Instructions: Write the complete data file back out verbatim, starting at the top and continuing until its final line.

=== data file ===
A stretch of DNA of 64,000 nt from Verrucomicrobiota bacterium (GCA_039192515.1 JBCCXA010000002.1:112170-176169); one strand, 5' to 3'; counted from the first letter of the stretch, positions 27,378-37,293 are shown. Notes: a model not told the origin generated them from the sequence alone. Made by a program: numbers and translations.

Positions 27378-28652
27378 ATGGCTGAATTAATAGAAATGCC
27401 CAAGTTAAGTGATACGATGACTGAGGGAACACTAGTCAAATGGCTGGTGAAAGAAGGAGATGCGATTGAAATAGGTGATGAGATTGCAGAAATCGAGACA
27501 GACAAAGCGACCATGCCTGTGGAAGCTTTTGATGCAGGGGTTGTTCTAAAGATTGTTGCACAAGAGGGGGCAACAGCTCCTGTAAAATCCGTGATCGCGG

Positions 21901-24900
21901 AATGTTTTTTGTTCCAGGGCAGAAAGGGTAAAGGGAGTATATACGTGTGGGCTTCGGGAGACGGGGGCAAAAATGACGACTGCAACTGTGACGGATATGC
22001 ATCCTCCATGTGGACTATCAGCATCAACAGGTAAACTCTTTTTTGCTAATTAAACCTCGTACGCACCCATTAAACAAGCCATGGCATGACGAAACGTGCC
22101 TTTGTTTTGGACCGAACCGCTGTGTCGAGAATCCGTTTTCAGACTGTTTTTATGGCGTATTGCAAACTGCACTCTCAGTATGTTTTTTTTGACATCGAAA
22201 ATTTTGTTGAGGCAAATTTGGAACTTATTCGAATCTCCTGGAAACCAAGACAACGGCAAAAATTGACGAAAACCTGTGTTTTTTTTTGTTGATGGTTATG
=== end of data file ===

A stretch of DNA of 64,000 nt from Verrucomicrobiota bacterium (GCA_039192515.1 JBCCXA010000002.1:112170-176169); one strand, 5' to 3'; counted from the first letter of the stretch, positions 27,378-37,293 are shown. Notes: a model not told the origin generated them from the sequence alone. Made by a program: numbers and translations.

Positions 27378-28652
27378 ATGGCTGAATTAATAGAAATGCC
27401 CAAGTTAAGTGATACGATGACTGAGGGAACACTAGTCAAATGGCTGGTGAAAGAAGGAGATGCGATTGAAATAGGTGATGAGATTGCAGAAATCGAGACA
27501 GACAAAGCGACCATGCCTGTGGAAGCTTTTGATGCAGGGGTTGTTCTAAAGATTGTTGCACAAGAGGGGGCAACAGCTCCTGTAAAATCCGTGATCGCGG

Positions 21901-24900
21901 AATGTTTTTTGTTCCAGGGCAGAAAGGGTAAAGGGAGTATATACGTGTGGGCTTCGGGAGACGGGGGCAAAAATGACGACTGCAACTGTGACGGATATGC
22001 ATCCTCCATGTGGACTATCAGCATCAACAGGTAAACTCTTTTTTGCTAATTAAACCTCGTACGCACCCATTAAACAAGCCATGGCATGACGAAACGTGCC
22101 TTTGTTTTGGACCGAACCGCTGTGTCGAGAATCCGTTTTCAGACTGTTTTTATGGCGTATTGCAAACTGCACTCTCAGTATGTTTTTTTTGACATCGAAA
22201 ATTTTGTTGAGGCAAATTTGGAACTTATTCGAATCTCCTGGAAACCAAGACAACGGCAAAAATTGACGAAAACCTGTGTTTTTTTTTGTTGATGGTTATG